How long does a nose job surgery take?

How long does a nose job surgery take?

For the most experienced rhinoplasty surgeons, total time in the operating room for the average primary rhinoplasty is under two hours. Other surgeons, who are frequently less specialized and experienced, can take 5-6 hours to complete a procedure.

GRAFTING

Cases requiring cartilage harvesting from the ear or rib take longer. It may be essential to add more tissue to some patients in order to attain the best results. A round, plunging tip, a bridge, or a very crooked nose where some cartilage or bone may be missing are common requirements. The nasal septum is frequently harvested for cartilage, especially if the septum needs to be corrected to promote ventilation and prevent sinus infections. It’s easy to find in the nasal interior. The cartilage from the ear is the next option. The ear is not left distorted; the incisions are on the back of the ear, and the ear is an excellent supply of cartilage with a natural curve. Rib cartilage is the last option, however it is the largest piece of cartilage that may be harvested. It’s possible to shave it into tiny pieces. To lift a low bridge, larger pieces are used. Grafting adds merely minutes to the length of the surgery in terms of the amount of tissue required.

ANESTHESIA

The type of anesthesia used for rhinoplasty has no bearing on the outcome or safety. Most surgeons and anesthesia professionals choose a procedure that combines propofol, the great colonoscopy anesthetic, with other anesthetics and local anesthesia given by the surgeon after the propofol has put you to sleep. Anesthesia at a very low intensity, unlike that required for abdominal, chest, or brain surgery. Sleeping and waking up quickly. Because narcotics aren’t required, there’s a low risk of nausea and vomiting. A longer procedure will require more anesthesia, resulting in a longer wake-up time and possible grogginess for the rest of the day. Of course, as we’ll see later, the less time you spend under anesthesia, the better.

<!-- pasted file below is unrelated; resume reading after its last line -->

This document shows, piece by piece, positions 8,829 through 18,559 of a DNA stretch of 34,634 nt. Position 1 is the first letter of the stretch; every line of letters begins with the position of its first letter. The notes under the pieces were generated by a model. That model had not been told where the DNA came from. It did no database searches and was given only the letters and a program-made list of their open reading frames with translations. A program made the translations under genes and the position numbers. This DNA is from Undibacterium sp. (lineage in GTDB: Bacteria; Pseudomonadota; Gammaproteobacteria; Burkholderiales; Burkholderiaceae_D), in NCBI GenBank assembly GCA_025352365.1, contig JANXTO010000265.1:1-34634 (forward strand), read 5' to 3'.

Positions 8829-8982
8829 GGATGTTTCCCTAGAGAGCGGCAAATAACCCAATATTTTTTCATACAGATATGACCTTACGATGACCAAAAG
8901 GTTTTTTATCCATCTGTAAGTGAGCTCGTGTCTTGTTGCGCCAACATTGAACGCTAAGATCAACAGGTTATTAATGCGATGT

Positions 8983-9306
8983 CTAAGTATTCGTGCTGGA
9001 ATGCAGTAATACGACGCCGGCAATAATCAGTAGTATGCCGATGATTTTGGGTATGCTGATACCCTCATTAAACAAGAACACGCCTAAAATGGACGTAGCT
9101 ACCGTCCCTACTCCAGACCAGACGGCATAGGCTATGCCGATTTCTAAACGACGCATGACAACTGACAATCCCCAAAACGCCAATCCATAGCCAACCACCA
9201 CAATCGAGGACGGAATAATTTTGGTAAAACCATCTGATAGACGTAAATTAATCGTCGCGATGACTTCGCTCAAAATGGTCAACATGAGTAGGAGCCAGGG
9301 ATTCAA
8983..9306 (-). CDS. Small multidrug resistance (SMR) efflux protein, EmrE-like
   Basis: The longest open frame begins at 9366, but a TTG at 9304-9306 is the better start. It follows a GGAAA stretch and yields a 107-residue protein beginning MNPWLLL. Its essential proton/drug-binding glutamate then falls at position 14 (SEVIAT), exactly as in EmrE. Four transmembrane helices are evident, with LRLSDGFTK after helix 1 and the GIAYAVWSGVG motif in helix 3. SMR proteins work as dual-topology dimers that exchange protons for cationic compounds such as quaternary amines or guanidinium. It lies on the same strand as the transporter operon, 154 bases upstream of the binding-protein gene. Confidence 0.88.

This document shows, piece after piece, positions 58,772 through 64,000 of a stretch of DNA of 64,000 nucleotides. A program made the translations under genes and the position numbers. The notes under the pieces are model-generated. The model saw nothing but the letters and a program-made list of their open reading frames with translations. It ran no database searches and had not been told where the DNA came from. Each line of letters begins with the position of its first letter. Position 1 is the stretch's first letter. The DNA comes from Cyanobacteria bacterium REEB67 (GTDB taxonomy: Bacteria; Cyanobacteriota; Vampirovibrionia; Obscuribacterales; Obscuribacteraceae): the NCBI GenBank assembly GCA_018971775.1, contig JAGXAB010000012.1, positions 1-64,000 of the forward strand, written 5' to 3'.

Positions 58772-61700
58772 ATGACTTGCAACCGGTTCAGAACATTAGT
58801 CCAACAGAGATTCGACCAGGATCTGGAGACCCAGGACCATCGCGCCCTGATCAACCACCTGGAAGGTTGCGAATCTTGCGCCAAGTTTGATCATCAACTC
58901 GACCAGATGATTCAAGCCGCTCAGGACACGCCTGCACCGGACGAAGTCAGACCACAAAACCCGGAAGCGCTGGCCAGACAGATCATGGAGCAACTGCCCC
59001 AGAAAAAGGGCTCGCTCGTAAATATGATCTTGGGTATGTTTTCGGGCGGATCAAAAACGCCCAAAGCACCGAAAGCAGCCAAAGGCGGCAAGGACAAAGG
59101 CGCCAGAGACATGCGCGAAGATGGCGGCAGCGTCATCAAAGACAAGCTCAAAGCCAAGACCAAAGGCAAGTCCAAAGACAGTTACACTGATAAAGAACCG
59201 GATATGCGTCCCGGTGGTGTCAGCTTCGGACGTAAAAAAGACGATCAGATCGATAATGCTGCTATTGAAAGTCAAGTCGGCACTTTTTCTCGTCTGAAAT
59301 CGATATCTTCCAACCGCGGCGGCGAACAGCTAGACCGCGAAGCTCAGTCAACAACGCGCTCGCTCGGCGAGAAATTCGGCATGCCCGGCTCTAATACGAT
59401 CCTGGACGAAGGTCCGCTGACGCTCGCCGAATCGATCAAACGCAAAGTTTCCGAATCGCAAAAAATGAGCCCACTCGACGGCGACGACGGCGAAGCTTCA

JOBS WITH AN OPEN NOSE VS. JOBS WITH A CLOSED NOSE

Whether a surgeon does an open or closed rhinoplasty might affect the length of the procedure. Closed rhinoplasty, the classic and still excellent procedure, is a patient favorite since it leaves no outward scar and all sutures used to close the hidden, internal incisions dissolve. The insertion of various cartilage and tissue grafts is made a little easier with open rhinoplasty, which is a wonderful way to teach and improve surgeons in training. The time it takes to make the external incision and then close it at the end of the surgery should be no more than 20 minutes. The horizontal scar between the nostrils does not bring happiness to some patients. Others, possibly because they recovered faster, are more forgiving of what is a barely visible incision. Typically, as with so many other aspects of rhinoplasty, the surgeon’s expertise, not luck, dictates the outcome.

EXTENSIVE VS. MINIMAL SURGERY

There are only a few “Minimal” operations available. Whether the flight is 400 miles or 4000 miles, the loading, takeoff, landing, and unloading are the same as on an airline flight. Certain time variables are unchangeable. All rhinoplasties and other facial plastic surgery operations should be performed in a licensed/certified outpatient surgical center or hospital for the best and safest results. Personally, I prefer having “at the controls” an anesthesiologist who specializes in aesthetic facial surgery treatments. This is for the sake of the patient’s comfort and safety. Given these safeguards for the patient, the time required to prepare a nose patient for surgery, connect the patient to the ultra-advanced anesthesia and monitoring system, induce anesthesia, prepare the patient, disinfect the operative area, provide local anesthesia, drape the patient in sterile sheets, connect all instrumentation, and then begin the actual surgery is considerable. And, whether the actual cutting and sewing takes 45 minutes or seven hours, it all takes time. But that’s what it takes to do it properly, and who doesn’t want it done properly?


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    The Seattle Rhinoplasty Center

    William A. Portuese, M.D.
    The Seattle Rhinoplasty Center®

    Seattle, Washington 98104

    (206) 624-6200

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